Is Nervana worth getting excited about?greenspun.com : LUSENET : Robot Wisdom : One Thread
Slashdot today (8 Oct 99) features a supposedly new 3D algorithm in a game called Nervana.
The demos and documents suggest the 3D part was a late addition, and the real interest of the designer is artificial personality.
Anyone see anything cool there, or is it as lame as the Slashdotters claim?
-- Jorn (email@example.com), October 08, 1999
Canis paraphrases Tom B: "I'd love to make a Virtual Reality system that drew a complete, realistic island, inhabited by realistic AI personalities, and I've spent the past few years trying to make one, and all I have to show for it is some laughably outdated screenshots of barren landscape."
The Info-Mac demo also has an alife where he chimps run around crazily, and the docs claim they're learning fear and desire.
I think this guy is somebody to watch, but I agree lots of people have gone the same path with highest expectations and delivered zilch.
Tom definitely has some programming chops, and takes a creative approach to each of the challenges he faces.
(Was this sort of compact 3D ever implemented on the C64? Wolfenstein, for example?)
-- Jorn (firstname.lastname@example.org), October 09, 1999.
I got e-mailed the demo this morning by a trusted source and played with it for a bit. The demo is nothing cosmic by my standards, lots of artifacting in the rendering process.
I can't tell from the web site what it is he's actually pushing, it seems to be some sort of geometry management database. It's possible that he's got something worthwhile coming from that, but the demo certainly doesn't show it off.
-- Dan Lyke (email@example.com), October 08, 1999.
There doesn't appear to be anything interesting there. I mean, there's some wishful thinking _about_ cool ideas, but nothing new, nothing concrete. It's just some guy saying, "I'd love to make a Virtual Reality system that drew a complete, realistic island, inhabited by realistic AI personalities, and I've spent the past few years trying to make one, and all I have to show for it is some laughably outdated screenshots of barren landscape."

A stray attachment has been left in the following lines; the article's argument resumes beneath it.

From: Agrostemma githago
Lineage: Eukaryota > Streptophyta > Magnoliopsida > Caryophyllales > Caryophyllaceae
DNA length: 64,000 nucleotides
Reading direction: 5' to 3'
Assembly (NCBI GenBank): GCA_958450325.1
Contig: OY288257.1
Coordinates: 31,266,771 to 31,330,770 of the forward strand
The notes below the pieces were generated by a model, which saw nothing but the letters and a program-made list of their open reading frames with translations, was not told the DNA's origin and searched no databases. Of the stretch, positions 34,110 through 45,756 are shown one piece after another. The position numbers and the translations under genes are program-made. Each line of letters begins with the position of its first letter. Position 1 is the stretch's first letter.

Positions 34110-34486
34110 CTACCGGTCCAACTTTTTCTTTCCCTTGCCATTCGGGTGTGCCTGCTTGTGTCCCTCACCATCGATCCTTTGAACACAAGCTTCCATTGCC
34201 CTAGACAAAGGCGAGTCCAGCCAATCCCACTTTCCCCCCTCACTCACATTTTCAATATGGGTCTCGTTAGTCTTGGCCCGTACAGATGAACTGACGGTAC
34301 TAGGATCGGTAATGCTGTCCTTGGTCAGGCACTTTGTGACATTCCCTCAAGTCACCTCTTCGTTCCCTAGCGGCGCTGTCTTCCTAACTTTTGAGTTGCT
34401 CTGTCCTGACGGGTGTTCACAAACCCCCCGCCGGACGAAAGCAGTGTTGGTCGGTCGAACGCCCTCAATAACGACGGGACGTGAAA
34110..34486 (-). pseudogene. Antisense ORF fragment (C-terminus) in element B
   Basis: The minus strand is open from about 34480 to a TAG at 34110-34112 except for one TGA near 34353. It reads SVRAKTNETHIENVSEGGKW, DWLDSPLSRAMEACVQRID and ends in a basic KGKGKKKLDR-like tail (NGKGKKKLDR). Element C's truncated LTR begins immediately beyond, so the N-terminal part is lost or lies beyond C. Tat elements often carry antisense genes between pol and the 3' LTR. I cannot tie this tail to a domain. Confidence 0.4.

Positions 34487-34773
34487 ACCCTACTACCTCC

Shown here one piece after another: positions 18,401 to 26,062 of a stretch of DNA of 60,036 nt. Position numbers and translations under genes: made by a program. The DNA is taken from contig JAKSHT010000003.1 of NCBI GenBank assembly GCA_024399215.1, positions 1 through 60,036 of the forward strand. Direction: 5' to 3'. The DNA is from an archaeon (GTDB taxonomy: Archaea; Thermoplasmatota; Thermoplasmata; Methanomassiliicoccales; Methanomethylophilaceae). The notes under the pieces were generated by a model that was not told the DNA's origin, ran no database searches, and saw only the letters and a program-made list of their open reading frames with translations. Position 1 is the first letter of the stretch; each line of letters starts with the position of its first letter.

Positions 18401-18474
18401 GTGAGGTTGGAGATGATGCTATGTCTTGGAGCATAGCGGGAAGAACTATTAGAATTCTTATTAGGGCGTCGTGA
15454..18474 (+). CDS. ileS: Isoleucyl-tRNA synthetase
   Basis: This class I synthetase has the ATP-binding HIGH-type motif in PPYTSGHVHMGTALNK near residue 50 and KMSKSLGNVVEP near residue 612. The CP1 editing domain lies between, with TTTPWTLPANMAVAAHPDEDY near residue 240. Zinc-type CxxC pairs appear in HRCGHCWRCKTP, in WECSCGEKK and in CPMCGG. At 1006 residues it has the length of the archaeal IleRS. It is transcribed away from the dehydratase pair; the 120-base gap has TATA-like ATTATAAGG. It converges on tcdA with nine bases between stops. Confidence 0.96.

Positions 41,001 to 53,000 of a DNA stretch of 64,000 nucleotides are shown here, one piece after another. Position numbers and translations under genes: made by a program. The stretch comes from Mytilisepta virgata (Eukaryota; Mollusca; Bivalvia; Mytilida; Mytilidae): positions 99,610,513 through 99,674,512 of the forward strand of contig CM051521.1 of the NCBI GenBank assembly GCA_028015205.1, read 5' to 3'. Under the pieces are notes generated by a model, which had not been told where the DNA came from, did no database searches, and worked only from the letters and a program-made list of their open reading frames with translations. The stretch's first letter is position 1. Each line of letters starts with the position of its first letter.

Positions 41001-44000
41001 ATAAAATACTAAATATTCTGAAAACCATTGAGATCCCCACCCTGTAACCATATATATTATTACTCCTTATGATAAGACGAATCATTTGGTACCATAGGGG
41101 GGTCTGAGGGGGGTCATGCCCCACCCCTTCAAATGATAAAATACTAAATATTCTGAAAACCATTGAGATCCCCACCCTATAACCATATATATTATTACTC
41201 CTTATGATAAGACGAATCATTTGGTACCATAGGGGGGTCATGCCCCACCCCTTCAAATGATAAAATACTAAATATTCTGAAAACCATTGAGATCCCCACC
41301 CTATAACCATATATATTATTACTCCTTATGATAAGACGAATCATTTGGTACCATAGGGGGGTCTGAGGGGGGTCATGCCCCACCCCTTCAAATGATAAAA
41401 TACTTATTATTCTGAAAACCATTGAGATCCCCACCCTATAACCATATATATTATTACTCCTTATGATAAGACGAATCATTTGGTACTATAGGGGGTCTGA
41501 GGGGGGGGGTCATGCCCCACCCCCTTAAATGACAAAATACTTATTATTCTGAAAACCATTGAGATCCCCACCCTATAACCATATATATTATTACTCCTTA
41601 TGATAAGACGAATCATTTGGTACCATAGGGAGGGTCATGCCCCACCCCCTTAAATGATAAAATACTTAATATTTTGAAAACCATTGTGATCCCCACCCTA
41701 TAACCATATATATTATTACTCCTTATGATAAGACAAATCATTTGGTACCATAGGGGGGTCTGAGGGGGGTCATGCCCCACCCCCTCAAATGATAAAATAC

It's all very well saying you're going to make a game with "sentient personalities" in it, and if this is ever possible, then, certainly, it'd revolutionise gaming. But that is a goal currently far beyond the reach of the _entire AI research community_. This guy is just playing pipe-dreams.
And there's nothing wrong with that, if he wants to play with toy AI research, or even get involved in real AI research, or play with toy VR graphics stuff, or even get involved in real VR graphics stuff -- but it's not headline news. And what he has right now, is incredibly lame. The graphics are the easiest to judge for potential lame-ness, since we can see them right there on the page: http://www.nervana.com
I downloaded the demo and played with it, and looks even worse when it's moving, due to the artifacts Dan mentions.
It appears to be a fairly crude "voxel" (VOlumetric piXEL) engine, with some kind of random-seed fractal-based landscape generator. I saw that done in realtime in 4kbytes in the "Mars Demo" back in 93/94, and I remmeber typing the listing for a non-realtime version into the BBC Micro from the pages of a magazine back in the mid-80s.